By Melissa Monzon
Andres Yares has been a volunteer for the Peruvian Red Cross over seventeen years, and since 2019 he has been supporting as a nurse in health activities directed at migrants. “In 2019 I started working in this project, helping in the community health days. We visited many districts on the outskirts of Lima, where there were not only migrants, but also local people in great need, and we gave medical attention to everyone”, says Andres. “For me it is important to work with migrants because they are people who, in addition to not being in their country, have many unmet needs. Many of them do not have access to health care or have had to stop their treatments because a medical appointment was too expensive for them.
Due to the COVID-19 pandemic, Peru has kept his borders closed from March 16 to date. Hundreds of migrants who were on transit have been unable to leave the country. Also, many of them who are already established in the country have run out of sources of income, so they cannot cover expenses such as rent. A large percentage of these migrants don’t have access to the Peruvian health system, and in a context such as COVID-19, they are left unprotected, increasing their health risks.
For this reason, since April 03, the Red Cross has been providing health care in different shelters in various districts of Lima, the capital of Peru, which is home to approximately 80% Venezuelan migrants who are in the country.
Since March, the community health days had to take a turn, since the country was quarantined for more than three months. So, Andres, together with the project team, began visiting different shelters where migrants and refuge applicants of nationalities stayed.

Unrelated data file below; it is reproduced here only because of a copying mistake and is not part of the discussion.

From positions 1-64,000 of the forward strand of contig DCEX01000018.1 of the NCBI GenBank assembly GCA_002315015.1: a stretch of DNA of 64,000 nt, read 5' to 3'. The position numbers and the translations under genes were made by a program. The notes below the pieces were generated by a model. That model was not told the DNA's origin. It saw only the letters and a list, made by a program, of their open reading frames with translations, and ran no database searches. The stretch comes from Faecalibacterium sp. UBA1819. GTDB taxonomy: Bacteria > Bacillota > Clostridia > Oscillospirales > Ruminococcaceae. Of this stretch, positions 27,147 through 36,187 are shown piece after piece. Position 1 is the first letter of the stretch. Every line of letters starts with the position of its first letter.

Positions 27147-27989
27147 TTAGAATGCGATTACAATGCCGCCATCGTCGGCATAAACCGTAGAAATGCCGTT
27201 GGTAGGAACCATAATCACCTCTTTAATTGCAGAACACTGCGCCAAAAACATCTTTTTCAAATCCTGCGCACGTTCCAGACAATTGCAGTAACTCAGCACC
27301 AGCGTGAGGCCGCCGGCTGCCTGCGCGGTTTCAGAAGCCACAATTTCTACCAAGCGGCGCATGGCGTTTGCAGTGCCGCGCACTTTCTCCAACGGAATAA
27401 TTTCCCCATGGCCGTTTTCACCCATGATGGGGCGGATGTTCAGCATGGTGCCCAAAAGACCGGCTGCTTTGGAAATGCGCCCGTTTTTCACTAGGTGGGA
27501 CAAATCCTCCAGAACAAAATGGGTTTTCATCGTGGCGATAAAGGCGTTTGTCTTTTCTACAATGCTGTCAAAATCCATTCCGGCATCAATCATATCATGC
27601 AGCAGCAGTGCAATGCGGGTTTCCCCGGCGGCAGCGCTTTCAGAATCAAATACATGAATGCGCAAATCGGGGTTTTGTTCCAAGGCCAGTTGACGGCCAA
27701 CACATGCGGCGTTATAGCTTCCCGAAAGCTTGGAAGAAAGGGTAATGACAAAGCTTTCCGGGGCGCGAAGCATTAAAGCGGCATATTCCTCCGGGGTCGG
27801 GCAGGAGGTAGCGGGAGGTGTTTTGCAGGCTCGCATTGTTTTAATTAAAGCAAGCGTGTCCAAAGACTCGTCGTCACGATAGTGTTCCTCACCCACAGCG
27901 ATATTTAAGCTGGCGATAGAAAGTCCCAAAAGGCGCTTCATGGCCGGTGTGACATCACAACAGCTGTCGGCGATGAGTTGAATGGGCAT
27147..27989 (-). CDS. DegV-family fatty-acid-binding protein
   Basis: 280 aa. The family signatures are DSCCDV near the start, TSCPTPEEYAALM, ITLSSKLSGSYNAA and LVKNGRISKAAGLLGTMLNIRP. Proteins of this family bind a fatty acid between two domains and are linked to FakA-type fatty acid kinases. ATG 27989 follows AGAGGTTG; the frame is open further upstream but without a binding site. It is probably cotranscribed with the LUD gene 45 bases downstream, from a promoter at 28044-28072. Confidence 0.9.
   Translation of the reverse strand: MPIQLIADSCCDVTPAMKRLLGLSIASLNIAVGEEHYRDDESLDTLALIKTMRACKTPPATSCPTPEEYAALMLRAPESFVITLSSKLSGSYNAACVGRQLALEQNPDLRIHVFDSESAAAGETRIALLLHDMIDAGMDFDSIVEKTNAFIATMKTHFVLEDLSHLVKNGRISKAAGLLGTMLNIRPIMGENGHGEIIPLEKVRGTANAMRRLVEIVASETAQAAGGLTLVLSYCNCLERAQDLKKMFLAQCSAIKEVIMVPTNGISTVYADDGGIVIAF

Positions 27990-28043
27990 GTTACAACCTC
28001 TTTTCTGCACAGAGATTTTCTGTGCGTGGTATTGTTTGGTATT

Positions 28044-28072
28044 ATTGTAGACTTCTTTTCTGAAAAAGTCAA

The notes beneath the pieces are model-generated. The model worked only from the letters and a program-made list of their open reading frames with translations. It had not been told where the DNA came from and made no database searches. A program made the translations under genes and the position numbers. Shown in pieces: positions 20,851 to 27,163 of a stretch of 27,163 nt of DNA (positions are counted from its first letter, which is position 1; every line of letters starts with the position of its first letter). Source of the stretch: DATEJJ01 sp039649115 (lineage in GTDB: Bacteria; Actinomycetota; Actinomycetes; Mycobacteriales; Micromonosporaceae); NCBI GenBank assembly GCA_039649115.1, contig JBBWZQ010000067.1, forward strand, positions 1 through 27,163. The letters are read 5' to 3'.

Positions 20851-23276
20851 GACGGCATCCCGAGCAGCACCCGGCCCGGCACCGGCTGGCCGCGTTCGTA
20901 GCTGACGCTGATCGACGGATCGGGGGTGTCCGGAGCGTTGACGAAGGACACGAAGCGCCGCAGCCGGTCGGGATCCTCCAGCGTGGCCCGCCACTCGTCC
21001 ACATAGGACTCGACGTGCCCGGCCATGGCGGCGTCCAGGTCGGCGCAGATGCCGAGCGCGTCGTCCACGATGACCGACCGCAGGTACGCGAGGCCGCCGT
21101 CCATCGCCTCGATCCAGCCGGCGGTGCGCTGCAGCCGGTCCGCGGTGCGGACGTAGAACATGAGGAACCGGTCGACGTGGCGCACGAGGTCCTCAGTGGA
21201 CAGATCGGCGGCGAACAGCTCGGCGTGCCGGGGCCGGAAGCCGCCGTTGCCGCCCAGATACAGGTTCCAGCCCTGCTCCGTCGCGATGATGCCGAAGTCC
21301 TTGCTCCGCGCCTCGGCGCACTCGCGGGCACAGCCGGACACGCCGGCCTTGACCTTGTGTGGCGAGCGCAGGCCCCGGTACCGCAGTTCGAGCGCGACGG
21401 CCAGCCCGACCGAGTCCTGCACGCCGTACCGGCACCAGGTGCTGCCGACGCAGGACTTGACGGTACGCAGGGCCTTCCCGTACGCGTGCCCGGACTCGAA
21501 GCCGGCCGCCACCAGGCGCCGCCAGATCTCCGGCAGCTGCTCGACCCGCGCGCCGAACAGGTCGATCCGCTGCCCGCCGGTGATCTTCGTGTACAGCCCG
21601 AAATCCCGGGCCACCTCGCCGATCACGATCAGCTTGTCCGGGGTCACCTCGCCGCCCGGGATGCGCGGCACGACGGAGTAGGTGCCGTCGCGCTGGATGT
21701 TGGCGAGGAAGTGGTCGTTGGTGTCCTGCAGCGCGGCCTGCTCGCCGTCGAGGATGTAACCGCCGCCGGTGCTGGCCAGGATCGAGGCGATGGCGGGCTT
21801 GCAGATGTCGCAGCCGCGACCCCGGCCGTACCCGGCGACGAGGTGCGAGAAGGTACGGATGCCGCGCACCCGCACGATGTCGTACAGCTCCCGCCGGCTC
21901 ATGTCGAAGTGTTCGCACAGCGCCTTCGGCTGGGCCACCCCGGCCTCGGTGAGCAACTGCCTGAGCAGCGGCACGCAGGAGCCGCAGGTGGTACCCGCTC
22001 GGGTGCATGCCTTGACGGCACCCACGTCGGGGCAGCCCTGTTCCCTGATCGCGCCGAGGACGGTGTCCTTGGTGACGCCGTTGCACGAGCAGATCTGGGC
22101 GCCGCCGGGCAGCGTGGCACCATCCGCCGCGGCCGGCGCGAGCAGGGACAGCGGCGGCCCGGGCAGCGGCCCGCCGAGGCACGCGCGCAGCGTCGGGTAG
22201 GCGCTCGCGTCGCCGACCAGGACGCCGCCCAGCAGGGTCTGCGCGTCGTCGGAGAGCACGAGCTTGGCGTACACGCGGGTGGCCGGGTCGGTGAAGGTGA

“Something that stands out a lot of my work, beyond the medical care, is be able to share, talk with them, about their needs, concerns, and to understand the way how they see things and their customs. In my work I talk to many people and that has left a mark on me. In the shelters we have given medical attention to people from different countries such as Venezuela, Haiti, Nigeria. It’s incredible to see how, if you want, you can communicate with everyone, and get to know them. We communicated with people who didn’t speak Spanish by signs, or with a translation app from the cell phone. That way you could make them feel love and affection and they were very grateful”, says Andres who today works giving information about COVID-19 through the WhatsApp Line that the Red Cross has implemented in Peru.
From April to date, the Red Cross, with the support of the United Nations High Commissioner for Refugees (UNHCR) has provided more than 500 health services in shelters located in six districts of Lima, Peru, as well as health information, with emphasis on preventive measures against COVID-19.